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1 Can. Tax'n 46 (1979)


In the United States, generally all interest payments are deductible. In Canada, by contrast, only interest that is incurred for a business purpose is deductible. In both countries, however, the deduction for interest paid on debts connected with the acquisition of a personal asset is commonly analyzed and defended as if it were a tax expenditure. Thus, in the United States the "Deductibility of Mortgage Interest on Owner-Occupied Homes" (which constitutes about 60 per cent of all deductions for interest paid) and the "Deductibility of Interest on Consumer Credit" are included in all published tax expenditure lists. In Canada, the recent debate over whether residential mortgage interest should be deductible, see 1 Canadian Taxation (No. 3) 23-29 (1979) and 1 Canadian Taxation (No. 1) 38 (1979), has been carried on almost exclusively in tax expenditure terms. The proposed deduction has been defended and analyzed as a housing measure and as a measure to stimulate the economy. In this article, Professor Gunn argues that the deduction for interest on personal debt is not a tax expenditure but instead is a proper deduction in a normative income tax base. He thus justifies a deduction for personal interest by reference solely to tax criteria (as opposed to expenditure criteria). His article is written from the point of view of the United States tax position, which at present does not distinguish between interest income on business and personal loans. This, Professor Gunn argues, is the theoretically correct position.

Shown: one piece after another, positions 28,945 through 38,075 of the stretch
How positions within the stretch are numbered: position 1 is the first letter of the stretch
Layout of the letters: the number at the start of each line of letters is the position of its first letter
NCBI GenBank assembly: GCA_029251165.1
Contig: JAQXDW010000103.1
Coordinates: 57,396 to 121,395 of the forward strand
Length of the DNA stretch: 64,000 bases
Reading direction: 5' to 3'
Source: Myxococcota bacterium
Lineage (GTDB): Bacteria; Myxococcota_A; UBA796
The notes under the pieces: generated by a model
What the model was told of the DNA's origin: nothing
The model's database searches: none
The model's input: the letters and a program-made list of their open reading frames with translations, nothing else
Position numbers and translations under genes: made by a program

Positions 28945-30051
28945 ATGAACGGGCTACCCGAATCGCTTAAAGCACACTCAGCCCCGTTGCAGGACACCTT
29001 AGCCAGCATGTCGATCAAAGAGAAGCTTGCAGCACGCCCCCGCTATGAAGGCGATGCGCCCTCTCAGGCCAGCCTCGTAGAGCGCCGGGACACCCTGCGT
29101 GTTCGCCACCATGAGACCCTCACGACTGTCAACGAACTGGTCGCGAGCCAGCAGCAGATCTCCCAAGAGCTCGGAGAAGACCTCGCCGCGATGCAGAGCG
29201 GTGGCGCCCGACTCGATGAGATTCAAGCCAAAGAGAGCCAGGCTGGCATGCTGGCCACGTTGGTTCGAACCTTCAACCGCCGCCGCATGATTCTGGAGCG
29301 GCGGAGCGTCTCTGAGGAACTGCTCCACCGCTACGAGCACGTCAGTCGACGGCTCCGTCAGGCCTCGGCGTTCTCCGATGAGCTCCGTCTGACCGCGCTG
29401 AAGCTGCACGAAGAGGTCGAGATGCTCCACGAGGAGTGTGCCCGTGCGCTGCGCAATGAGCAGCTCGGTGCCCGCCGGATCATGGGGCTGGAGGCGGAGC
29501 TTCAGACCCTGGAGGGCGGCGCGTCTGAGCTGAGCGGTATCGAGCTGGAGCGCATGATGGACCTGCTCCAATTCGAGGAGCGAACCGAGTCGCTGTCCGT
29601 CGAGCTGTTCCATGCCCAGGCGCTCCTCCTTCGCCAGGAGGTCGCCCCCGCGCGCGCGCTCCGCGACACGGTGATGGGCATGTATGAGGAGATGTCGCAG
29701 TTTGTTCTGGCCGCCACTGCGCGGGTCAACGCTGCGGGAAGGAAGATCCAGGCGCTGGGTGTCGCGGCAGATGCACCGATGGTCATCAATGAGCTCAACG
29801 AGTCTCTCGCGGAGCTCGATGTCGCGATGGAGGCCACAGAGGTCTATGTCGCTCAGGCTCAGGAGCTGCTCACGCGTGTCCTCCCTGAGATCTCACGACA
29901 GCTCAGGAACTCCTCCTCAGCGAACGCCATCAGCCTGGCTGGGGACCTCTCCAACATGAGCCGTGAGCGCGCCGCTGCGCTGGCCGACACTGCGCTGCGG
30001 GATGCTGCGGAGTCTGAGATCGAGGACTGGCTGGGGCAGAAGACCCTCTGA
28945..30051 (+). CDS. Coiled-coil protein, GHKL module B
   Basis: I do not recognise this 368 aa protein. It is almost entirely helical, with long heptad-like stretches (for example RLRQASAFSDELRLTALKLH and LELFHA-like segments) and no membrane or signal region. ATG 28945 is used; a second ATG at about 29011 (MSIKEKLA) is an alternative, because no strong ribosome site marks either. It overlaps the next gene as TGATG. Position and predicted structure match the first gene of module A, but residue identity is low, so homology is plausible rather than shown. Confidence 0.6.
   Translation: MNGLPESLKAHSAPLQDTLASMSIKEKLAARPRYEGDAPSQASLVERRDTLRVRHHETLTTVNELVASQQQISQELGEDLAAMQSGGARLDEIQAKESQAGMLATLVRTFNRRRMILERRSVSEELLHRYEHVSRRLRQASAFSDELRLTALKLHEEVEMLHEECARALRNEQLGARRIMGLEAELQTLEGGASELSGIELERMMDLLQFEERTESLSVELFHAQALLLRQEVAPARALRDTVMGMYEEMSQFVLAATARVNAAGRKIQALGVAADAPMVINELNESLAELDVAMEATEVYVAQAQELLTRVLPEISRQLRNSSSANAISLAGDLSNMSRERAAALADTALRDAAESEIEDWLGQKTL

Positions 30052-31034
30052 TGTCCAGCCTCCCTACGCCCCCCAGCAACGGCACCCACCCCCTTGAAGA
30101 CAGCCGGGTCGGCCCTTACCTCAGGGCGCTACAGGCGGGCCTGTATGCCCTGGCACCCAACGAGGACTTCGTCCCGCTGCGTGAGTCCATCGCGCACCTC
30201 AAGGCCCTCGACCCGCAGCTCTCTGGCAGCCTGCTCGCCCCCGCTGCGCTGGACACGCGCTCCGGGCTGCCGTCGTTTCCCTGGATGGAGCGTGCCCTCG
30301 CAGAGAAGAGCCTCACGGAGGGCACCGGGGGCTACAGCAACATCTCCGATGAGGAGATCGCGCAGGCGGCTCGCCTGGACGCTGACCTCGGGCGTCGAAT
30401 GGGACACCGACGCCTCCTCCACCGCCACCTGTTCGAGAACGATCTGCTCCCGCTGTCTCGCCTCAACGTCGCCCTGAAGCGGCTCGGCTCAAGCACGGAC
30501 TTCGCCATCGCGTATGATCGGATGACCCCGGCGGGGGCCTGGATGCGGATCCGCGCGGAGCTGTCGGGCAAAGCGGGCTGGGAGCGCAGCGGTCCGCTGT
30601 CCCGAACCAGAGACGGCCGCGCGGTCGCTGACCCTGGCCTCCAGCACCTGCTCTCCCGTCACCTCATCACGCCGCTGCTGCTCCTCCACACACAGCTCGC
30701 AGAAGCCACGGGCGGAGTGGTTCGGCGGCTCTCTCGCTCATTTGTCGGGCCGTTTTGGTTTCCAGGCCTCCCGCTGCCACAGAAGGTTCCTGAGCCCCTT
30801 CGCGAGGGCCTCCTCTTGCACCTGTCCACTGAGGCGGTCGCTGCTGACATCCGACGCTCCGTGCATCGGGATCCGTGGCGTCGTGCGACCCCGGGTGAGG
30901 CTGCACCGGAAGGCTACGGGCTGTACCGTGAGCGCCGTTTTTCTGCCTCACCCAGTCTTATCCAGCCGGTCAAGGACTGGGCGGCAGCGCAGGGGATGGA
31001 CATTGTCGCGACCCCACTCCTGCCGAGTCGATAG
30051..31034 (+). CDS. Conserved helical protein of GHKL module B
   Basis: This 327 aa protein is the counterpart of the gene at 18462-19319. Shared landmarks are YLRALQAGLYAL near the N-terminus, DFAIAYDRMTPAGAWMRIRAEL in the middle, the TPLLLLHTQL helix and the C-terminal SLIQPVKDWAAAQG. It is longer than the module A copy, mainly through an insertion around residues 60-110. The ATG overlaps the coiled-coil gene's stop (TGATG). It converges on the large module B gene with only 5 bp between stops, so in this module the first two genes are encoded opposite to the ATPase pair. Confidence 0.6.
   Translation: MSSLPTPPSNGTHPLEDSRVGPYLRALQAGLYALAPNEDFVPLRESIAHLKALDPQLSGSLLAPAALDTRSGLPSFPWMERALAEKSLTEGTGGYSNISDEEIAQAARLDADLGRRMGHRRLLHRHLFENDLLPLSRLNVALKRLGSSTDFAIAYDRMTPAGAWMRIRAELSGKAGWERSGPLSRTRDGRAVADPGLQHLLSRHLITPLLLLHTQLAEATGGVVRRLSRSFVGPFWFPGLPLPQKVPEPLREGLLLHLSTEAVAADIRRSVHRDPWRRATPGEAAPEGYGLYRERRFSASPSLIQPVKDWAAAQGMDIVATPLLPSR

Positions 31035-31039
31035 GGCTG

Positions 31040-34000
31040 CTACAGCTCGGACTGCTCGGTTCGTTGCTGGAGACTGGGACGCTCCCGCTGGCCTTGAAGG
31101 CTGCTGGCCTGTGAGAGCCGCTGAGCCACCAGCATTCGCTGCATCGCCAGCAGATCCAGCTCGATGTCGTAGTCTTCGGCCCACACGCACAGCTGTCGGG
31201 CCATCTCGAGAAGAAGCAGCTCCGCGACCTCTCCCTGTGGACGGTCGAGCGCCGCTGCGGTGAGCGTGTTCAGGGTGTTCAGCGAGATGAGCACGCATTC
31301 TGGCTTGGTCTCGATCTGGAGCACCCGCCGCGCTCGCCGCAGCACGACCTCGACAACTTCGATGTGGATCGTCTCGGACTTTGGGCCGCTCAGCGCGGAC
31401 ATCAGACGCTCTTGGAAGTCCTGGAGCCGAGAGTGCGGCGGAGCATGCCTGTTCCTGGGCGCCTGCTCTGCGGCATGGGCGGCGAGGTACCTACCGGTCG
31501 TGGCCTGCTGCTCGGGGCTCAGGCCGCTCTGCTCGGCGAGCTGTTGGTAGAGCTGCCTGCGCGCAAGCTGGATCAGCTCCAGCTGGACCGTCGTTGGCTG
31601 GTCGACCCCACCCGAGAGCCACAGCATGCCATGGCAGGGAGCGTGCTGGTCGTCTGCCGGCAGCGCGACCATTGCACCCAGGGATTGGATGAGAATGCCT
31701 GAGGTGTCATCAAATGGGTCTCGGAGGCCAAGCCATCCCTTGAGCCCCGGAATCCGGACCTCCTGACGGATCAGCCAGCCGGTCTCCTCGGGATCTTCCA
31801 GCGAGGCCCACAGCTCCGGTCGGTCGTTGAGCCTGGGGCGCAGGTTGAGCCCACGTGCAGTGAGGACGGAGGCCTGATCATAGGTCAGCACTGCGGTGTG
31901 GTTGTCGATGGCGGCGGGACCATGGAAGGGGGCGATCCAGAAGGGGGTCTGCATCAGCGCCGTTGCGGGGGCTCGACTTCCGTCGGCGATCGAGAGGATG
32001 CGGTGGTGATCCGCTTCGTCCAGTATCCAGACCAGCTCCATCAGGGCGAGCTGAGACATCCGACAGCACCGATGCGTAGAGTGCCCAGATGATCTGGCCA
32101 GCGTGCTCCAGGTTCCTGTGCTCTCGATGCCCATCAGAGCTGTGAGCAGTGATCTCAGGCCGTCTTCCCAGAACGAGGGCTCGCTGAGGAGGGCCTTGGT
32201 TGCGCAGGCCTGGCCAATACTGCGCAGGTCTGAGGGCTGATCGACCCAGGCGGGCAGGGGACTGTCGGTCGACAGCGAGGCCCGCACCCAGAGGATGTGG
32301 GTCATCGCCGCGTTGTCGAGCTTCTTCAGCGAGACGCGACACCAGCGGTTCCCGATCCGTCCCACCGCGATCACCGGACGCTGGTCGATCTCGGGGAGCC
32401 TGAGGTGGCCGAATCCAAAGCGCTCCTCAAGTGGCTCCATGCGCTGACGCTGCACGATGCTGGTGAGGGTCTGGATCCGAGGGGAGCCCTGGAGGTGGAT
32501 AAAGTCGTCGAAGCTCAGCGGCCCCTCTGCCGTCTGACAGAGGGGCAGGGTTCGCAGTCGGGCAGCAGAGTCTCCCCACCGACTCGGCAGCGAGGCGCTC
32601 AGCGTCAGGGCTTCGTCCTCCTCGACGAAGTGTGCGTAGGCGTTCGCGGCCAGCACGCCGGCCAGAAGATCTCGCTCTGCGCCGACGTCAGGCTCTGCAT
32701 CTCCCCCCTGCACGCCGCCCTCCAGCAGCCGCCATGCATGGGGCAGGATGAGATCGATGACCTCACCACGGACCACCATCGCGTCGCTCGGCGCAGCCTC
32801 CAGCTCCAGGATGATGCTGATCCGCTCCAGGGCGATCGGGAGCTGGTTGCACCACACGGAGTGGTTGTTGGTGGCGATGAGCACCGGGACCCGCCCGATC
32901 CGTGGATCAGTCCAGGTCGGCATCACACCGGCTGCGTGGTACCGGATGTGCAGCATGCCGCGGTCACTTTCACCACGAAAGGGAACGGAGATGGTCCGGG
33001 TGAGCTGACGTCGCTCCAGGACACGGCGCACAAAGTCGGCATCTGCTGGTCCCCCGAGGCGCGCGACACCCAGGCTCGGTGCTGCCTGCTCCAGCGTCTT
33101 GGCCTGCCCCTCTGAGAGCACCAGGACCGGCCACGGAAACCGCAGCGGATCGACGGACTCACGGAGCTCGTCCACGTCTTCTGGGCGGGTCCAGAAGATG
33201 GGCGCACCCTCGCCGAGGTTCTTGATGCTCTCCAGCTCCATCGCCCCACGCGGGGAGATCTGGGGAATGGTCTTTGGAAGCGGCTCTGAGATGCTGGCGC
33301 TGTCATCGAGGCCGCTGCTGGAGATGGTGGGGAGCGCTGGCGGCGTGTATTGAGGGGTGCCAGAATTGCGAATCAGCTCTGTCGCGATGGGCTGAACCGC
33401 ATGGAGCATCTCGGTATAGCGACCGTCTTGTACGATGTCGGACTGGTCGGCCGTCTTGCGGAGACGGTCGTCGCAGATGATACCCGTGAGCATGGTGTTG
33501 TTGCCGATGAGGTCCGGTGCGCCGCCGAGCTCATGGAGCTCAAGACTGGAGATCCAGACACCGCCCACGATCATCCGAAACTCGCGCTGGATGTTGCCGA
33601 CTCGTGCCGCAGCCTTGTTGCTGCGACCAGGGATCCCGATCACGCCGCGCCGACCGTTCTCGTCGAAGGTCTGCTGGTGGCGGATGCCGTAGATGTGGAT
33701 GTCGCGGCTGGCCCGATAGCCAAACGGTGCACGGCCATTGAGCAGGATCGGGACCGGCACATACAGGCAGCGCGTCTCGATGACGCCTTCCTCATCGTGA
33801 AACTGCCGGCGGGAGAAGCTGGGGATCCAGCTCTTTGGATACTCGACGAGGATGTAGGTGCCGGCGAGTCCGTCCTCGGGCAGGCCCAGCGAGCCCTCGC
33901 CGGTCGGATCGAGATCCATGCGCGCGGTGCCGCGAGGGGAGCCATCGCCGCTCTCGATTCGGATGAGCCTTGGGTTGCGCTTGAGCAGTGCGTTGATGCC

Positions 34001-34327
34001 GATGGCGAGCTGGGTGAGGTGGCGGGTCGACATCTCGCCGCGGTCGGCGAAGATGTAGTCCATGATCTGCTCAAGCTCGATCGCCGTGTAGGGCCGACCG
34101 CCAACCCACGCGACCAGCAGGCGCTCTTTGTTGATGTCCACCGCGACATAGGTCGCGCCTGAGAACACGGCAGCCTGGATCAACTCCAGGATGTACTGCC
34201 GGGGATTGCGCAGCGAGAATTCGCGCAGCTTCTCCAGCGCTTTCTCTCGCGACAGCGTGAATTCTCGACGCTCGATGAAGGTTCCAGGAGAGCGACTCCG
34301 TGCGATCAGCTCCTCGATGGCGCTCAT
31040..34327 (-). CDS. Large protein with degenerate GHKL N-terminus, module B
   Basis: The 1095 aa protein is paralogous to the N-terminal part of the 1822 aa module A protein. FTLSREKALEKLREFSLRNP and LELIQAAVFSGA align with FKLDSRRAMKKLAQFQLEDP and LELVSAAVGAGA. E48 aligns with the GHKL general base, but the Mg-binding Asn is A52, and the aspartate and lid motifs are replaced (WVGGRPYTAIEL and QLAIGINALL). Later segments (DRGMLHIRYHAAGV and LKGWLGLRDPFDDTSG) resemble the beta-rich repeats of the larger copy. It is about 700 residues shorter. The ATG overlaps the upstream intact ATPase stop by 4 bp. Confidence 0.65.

Reprinted with permission of Canadian Taxation.

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